we’re nibbling little fresh bits from our garden here and there still- brussels sprouts, our first artichoke, and the tomatoes that are still ripening in the windowsill, finally pulled off their vines and rescued from the ensuing cold. certainly there will be greens for a while yet- kale and chard are such mainstays. there are beets and leeks we can pull at our leisure. and parsley, good old parsley.
as we move into the season of dreaming, of living off the pantry we have stocked with the abundance of our gardening season, we attended a fill-your-pantry market in our area. ok, it was 66 miles away, barely within the 100-mile diet radius, but it is the only thing of its kind within that radius. it was everything i imagined, and more crowded than i would have guessed! i have this dream of building the same phenomenon here on the coast… while we are about to launch our first winter farmer’s market here in lincoln county, we have a serious lack of staple foods grown locally. our market will allow locals to buy local greens throughout the winter, and other odds and ends, but a woman cannot live on green smoothies alone. what really fills our bellies all winter is staple crops, and for us on the coast, that means buying non-local goods. they just aren’t grown here. (yet!) i do my best to get things from as close to home as i can, and when i special order bulk grains and beans from our food coop, they sometimes come from the willamette valley… but other times i am blindsided (the black beans are from china! goodness, bananas are more local than that!) we eat less rice these days, more potatoes… it’s a work in progress, one of mindfulness, making possible such tantalizing dinners as the burrito shown below that quinn can be seen super-enjoying the other night. (fried potatoes, eggs, cheese, whole wheat tortilla. lots of local cilantro in mama’s! the tortilla was all the way from eugene, though who knows where the ingredients came from…. sigh! on my wish list is a tortilla press… oh yeah, and a grain mill!)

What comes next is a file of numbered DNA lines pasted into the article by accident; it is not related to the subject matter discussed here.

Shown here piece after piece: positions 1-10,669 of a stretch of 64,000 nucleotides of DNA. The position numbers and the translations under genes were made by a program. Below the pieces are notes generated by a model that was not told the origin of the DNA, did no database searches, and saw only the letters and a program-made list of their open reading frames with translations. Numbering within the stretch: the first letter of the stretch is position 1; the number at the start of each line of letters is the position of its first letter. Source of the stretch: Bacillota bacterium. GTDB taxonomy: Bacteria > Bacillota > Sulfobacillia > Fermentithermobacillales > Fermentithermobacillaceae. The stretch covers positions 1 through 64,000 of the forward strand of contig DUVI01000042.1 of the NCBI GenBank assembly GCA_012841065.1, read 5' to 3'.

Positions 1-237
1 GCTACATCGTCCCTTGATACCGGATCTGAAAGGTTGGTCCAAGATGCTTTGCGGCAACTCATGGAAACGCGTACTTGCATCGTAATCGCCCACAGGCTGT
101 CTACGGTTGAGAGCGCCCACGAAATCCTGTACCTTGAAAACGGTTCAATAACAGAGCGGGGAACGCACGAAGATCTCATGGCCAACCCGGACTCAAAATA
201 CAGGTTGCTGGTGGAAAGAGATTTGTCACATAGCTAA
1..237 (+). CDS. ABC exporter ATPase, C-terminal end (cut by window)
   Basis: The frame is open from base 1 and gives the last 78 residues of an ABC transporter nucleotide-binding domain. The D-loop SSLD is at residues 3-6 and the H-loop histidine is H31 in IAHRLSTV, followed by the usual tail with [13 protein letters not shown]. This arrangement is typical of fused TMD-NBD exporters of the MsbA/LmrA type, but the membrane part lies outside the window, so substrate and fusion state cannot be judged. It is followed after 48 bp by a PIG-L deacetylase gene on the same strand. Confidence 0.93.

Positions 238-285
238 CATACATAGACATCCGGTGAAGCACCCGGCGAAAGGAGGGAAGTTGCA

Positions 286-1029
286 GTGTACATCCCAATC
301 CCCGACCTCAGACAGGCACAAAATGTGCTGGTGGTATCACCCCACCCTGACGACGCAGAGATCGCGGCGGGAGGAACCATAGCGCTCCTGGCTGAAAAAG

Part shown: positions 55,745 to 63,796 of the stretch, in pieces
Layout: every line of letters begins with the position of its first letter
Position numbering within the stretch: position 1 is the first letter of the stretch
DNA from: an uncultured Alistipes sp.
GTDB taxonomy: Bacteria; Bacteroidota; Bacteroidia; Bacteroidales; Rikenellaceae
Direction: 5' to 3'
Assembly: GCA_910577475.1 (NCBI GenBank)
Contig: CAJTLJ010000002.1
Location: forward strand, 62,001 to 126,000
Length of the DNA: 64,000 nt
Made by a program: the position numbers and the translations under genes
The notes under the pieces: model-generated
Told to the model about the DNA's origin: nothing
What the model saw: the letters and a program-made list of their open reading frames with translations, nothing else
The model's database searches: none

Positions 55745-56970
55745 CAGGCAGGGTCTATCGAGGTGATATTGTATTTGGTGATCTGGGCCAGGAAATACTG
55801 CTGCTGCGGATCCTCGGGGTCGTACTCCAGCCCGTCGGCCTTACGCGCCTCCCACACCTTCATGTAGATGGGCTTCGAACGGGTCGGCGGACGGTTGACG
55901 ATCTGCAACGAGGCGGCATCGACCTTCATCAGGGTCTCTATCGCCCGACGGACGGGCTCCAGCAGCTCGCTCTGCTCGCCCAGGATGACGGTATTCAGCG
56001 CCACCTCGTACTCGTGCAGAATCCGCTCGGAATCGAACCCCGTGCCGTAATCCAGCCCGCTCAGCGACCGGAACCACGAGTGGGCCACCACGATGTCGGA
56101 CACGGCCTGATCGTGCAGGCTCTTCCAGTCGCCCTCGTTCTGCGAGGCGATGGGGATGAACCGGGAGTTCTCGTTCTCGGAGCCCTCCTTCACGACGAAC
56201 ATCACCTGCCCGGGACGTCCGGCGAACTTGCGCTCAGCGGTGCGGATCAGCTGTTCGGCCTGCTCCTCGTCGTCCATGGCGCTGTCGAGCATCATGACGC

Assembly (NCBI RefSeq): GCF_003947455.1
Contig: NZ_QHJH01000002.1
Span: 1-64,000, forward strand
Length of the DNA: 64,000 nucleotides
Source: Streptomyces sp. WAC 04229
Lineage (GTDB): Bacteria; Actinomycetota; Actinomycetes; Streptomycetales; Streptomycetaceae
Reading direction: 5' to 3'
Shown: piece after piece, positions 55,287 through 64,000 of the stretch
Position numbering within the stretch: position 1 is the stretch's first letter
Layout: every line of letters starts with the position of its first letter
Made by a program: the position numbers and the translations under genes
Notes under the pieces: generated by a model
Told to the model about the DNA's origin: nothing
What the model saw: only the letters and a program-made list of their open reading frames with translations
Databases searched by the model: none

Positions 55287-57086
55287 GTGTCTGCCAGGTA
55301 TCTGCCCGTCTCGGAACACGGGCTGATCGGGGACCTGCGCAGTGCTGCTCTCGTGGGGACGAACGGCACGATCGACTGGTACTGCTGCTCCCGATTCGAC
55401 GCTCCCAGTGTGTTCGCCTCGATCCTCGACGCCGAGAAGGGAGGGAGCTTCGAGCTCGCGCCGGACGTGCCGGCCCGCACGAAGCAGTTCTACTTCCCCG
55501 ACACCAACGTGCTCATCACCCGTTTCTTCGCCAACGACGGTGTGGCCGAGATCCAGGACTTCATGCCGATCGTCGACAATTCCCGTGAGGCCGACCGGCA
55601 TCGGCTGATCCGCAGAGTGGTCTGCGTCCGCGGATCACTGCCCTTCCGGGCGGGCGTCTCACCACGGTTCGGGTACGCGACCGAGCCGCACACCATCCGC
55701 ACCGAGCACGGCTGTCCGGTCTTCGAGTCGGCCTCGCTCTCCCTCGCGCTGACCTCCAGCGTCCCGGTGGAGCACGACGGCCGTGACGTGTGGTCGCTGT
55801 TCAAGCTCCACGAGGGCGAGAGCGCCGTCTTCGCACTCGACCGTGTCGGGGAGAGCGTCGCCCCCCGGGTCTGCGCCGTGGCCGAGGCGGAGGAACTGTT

(sometimes he’s extra tired after overnights with dada and falls asleep a little early- new schedule working out great other than that!)
the fill-your-pantry market fills a niche that i see as wide open here in lincoln county- waiting to be filled. there we found bags of oats, barley, wheat, flax seeds, rye. eight-pound wheels of raw goat cheese. corn for flour, corn for cornmeal, wild rice, and gourmet-looking soup beans of all sorts of multicolored heirloom varieties. honey by the gallon (i have always wanted to own one gallon of honey- my day has arrived!) garlic, potatoes, winter squash by the box. beets and parsnips sold packed in sawdust in buckets- all ready for your root cellar. it was heavenly! it was amazing to see all the abundance, and heartening to see how quickly some of it was selling out! (also a little scary, thinking more in terms of local food security, but heartening for the farmers who were making a living that day!) as a consumer but also an aspiring farmer, there was a lot for me to pay attention to that day. when i paid for my bucket-o-wheat berries, the woman behind the table turned to the man next to her who had sold them to me and said a quiet, “congratulations.” seeing that i had overheard this exchange, she smiled and explained, “he’s really into those buckets!”
me too! (i hope i’m not the only one, but proud to have been the first!) quinn’s chosen purchase was a set of pure beeswax candles, which smell just like honey and he is pretty sure that is what they’re really made from. we had such fun enjoying jack-o-lantern lit dinners recently that i think candlelight dinners will be a big theme of this dark part of the year.
(random photo of our acorn harvest, soaking to leach out tannins…)
it’s got me pondering what i want to grow, when i can grow larger quantities. what staples will do well here in our coastal climate? if we ate a 5 mile diet, would it all have to hinge on potatoes? can we do grains and beans out here? it was thought that only soft white wheat would grow in the valley, but apparently farmers are finding their way to growing quite a variety or varieties. what nuts will grow? (nuts were missing from the fill-your-pantry event, though i imagine they will come along as like-minded folks get their hazelnut groves grown up to maturity.) i have definitely got my research ahead of me on all of this… lots of winter reading ahead, as we enjoy our somewhat-more-local grains, barley soup, calypso bean burritos, tiger’s eye bean chili, homemade granola bars from local oats and flax seeds, and a large dollop of honey. and also a bit of experimenting with eating the few handfuls of beans we did manage to grow (scarlet emperor runner beans, aztec half runners and jacob’s cattle), the wheat berries that survived from our wheat-grass easter basket, the popcorn that might have to become the coastal staple of choice- i could think of worse things to subsist on…